Neville Chamberlain the new British Prime Minister was clearly setting his mark on policy. His Physical Training Bill received an unopposed second reading in the Commons. The poor physical condition of British working class men had oppressed him since his days as Health Minister and he had long nourished the idea that state-sponsored PT was the solution. He also gave evidence of another enthusiasm which turned out less happily and which has rather blighted his reputation in history: the belief that constructive dialogue with Nazi Germany was the correct way to avoid war. The German Foreign Minister Baron von Neurath was invited to London by way of demonstration that the British government did not see that conversation with a dictator state necessarily produced some evil result. The Germans were gratified but surprised and stumped for an immediate goal; the best they came up with was the impossible notion of a four or five power group that would in practice take over from the League of Nations. In the event von Neurath never came. Unusually, he combined enthusiasm for the Nazi regime with being a representative of the doomed conservative aristocratic professional diplomats for the German ministry of foreign affairs but his star was already waning and it would have been ludicrous to imagine that his eventual successor, von Ribbentrop, would somehow achieve more as an invited minister than in his previous spontaneous visits or his lamentable spell as ambassador. It was not to be the last time that Chamberlain displayed his shaky grasp on the realities of how German foreign policy was shaped..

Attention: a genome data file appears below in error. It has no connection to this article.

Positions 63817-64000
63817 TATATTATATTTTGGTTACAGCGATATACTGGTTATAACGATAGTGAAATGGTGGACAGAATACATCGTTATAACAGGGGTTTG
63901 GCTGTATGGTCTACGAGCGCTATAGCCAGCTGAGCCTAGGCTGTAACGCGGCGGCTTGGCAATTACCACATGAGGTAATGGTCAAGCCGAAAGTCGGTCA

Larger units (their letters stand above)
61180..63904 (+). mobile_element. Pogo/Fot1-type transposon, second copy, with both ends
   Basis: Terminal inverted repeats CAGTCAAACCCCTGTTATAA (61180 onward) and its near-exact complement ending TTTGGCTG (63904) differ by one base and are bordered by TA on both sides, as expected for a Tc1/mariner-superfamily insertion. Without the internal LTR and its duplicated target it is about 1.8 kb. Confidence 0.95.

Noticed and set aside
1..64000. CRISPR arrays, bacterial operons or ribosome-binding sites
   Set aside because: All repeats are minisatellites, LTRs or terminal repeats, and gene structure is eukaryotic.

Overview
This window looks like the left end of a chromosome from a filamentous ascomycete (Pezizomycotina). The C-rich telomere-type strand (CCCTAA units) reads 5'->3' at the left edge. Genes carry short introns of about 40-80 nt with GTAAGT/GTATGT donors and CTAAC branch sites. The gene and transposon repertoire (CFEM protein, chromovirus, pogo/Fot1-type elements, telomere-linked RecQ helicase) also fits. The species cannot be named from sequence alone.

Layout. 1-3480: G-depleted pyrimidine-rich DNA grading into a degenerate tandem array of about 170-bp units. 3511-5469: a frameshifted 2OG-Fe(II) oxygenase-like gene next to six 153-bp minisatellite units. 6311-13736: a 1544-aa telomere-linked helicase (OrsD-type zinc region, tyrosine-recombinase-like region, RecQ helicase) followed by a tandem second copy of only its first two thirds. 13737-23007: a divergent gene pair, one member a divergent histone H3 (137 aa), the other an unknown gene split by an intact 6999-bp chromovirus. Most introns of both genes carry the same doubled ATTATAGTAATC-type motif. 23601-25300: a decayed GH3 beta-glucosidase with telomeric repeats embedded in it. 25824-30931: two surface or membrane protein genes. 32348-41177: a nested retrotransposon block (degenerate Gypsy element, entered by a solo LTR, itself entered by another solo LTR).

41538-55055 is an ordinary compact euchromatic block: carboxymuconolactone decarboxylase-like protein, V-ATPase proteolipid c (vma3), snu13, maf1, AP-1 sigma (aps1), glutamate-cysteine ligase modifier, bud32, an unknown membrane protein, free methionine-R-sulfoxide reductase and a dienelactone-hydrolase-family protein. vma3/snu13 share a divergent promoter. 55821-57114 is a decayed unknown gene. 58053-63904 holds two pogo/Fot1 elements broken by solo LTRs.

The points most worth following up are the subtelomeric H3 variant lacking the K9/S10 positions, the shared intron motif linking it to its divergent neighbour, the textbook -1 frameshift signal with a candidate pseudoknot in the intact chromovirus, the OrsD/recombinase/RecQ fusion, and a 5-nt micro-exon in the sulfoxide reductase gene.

The British Imperial government’s attempts to lure the Congress Party into participating in the local assemblies set up under the India Act degenerated into near farce. Unsurprisingly Congress had spotted that giving London appointed and invariably white governors the power to dismiss governments founded on these assemblies meant that they had little real power. In a pretty piece of formalism one Governor did refuse an expression of thanks from an academy of science on the grounds that only the local Government deserved the thanks. Other officials insisted that Governors wouldn’t really use the powers to dismiss governments. The Viceroy was widely criticized for remaining silent on the topic but it is hard to imagine what he might have added to the non-debate.
Predictably enough the fall from grace of Marshal Tuchachevsky in the Soviet Union was played out in a court martial which sentenced him and seven other generals to be shot by firing squad for espionage on behalf of a “foreign power” clearly Germany. The court martial was held in camera so the substance of the evidence presented against them is unknown and a remarkable number of people are still today willing to believe that there was some truth in the allegations. Stalin denounced the generals as the “contemptible scum of society”. It was the start of the massive blood-letting that deprived the Red Army of much of its leadership in the Second World War.